What are Crossed Eyes?
The crossed eye is a condition in which the eyes do not align properly and do not work together. In it, the eye points in different directions which may lead to difficulty in vision. Medically, a crossed eye is known as strabismus.
When a person has normal vision the eyes point in the same direction, which helps in seeing properly. In the crossed eye, one eye points forward while the other eye may point inward or downward.
It may affect one eye or alternately the eye may point in different directions. In the United States, it is estimated that 4% of the population has crossed eyes.(1)
Signs of Crossed Eye
The signs that may show a person has crossed eye include:(2)
- Misalignment of eyes
- Eyes would not move together at the same time
- A person may tilt his head while looking at something
- Problems with the perception may also cause crossed eyes
The signs of misaligned eyes can be seen in children aged 3 years or above.(3) It may also occur occasionally and the child may be found tilting his head from side to side.
Crossed eye or strabismus can be classified into different types:
- Esotropia which is the term used for the inward turning of the eyes
- Exotropia which is the outward turning of the eyes
- Hypertropia or the upward turning of the eyes
What Causes Crossed Eyes?
There are muscles that control eye movements. They allow the eye to move at different angles i.e., up, down, right, and left. These muscles are controlled by the brain to work together and for the eye to focus on a single point.
Any problem, affecting these muscles may lead to crossed eyes. These include the following:
- Health conditions including diabetes, Graves’ disease, stroke, thyroid disease, and myasthenia gravis.
- Injury to the head or trauma
- Damage to the eye muscles that may be caused by eye surgery or trauma
- It is a very common condition to occur in childhood but can develop in later years of life as well.
- One of the most common causes of esotropia is far-sightedness.
The crossed eye may occur commonly in children even with no other health condition. It is more common in children who are premature and have brain disorders, brain tumors, or down syndrome.
The risk factors for crossed eyes include:
- A parent or a sibling with crossed eyes
- Uncorrected farsightedness
How is Crossed Eye Diagnosed?
To diagnose crossed eyes, a doctor may take the medical history of a person, assess symptoms, and carry out a range of tests. The test needed for diagnosis of the crossed eye include:
- Visual Acuity: During the test the person has to read letters from different distances to check how close they need to be to the letter to see it clearly.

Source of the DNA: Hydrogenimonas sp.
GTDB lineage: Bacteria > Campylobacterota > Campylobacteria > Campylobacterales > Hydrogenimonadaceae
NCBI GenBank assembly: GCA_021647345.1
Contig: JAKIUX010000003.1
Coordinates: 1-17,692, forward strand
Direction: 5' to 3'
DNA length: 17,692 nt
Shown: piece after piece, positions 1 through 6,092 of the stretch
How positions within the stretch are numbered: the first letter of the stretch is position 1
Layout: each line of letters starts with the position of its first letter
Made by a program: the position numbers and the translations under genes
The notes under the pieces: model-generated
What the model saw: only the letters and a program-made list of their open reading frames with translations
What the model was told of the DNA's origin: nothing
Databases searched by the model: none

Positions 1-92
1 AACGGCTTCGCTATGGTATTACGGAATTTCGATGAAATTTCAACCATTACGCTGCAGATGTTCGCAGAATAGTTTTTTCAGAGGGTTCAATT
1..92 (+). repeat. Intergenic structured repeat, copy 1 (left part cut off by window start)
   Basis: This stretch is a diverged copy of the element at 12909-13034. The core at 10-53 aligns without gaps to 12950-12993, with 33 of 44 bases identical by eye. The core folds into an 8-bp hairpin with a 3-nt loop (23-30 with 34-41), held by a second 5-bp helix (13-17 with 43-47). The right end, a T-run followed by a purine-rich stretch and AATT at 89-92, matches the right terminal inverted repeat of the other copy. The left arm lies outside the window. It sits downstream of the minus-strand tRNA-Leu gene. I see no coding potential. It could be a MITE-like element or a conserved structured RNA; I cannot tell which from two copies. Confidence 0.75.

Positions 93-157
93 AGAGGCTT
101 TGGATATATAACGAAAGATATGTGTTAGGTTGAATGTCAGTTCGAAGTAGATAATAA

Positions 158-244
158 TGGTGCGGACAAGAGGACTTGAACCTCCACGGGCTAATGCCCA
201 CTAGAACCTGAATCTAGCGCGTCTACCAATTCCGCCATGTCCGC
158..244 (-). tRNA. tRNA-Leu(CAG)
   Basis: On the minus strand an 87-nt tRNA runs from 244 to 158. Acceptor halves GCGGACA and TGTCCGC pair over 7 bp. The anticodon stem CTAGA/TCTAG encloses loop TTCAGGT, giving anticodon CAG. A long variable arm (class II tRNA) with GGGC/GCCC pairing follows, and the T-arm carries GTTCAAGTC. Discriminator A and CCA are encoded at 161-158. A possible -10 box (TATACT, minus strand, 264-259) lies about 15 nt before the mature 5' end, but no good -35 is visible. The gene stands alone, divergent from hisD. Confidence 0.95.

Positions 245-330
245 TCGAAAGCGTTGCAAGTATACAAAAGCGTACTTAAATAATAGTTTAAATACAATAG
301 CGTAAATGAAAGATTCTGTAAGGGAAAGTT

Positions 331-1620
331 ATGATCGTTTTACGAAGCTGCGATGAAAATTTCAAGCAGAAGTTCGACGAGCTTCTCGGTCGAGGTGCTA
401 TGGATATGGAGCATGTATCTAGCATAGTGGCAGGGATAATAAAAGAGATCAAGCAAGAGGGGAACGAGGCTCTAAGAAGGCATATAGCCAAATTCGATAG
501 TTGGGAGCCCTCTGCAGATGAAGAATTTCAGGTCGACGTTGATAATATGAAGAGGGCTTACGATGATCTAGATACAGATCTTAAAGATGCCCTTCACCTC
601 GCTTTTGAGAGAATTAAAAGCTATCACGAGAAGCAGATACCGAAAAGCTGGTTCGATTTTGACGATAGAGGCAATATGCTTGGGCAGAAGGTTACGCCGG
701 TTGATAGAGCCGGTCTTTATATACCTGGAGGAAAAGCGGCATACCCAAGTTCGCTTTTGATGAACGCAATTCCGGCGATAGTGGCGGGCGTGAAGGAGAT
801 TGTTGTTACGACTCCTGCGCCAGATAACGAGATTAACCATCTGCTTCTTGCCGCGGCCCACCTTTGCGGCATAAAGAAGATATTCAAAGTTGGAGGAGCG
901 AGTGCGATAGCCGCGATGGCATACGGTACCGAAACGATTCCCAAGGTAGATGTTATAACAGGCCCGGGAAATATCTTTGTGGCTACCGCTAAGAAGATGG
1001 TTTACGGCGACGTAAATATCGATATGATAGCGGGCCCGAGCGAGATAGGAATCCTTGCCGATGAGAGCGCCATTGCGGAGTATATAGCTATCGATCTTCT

- Refraction Assessment: Different lenses are placed in front of the eye to check if a person needs lenses to compensate for the vision problem.
- Alignment and Focusing: This test may show how well the eyes are able to move together and focus on a single image.
- Eye Health Examination: The health of the internal and external structures is examined by the doctor to check for any eye diseases. Eye drops may be used by the doctor to affect how the eyes focus temporarily.
All these tests help in diagnosing whether a person has crossed eyes and requires treatment or not.
Treatment for Crossed Eyes
The treatment for crossed eyes includes the following.
- Eyeglasses: Wearing corrective eyeglasses may be helpful in correcting the crossed eye in some individuals.
- Prism Lenses: Prism lenses have one lens thicker than the other. These help in altering the amount of light that enters the eye, bending the direction of the light. This makes the two images from two lenses appear closer. This reduces the need to turn one eye to see clearly.
- Vision Therapy: Eye exercises help in improving eye focus and help them move together. It helps in supporting the connection between the brain and eyes helping them work better together.
- Surgery: Surgery can be helpful in altering the length and position of eye muscles and help in straightening them. Vision therapy may be needed after eye surgery to prevent the eyes from getting crossed again.
- Botox: Injection of botulinum toxin is given into the eye. It works by paralyzing the muscles that prevent proper eye alignment. This treatment may last for a few months and may also lead to permanent improvement.
The crossed eyes can be corrected with early diagnosis and treatment. People can also go ahead with the treatment later in life and not suffer from any discomfort or vision problems due to this condition.(4)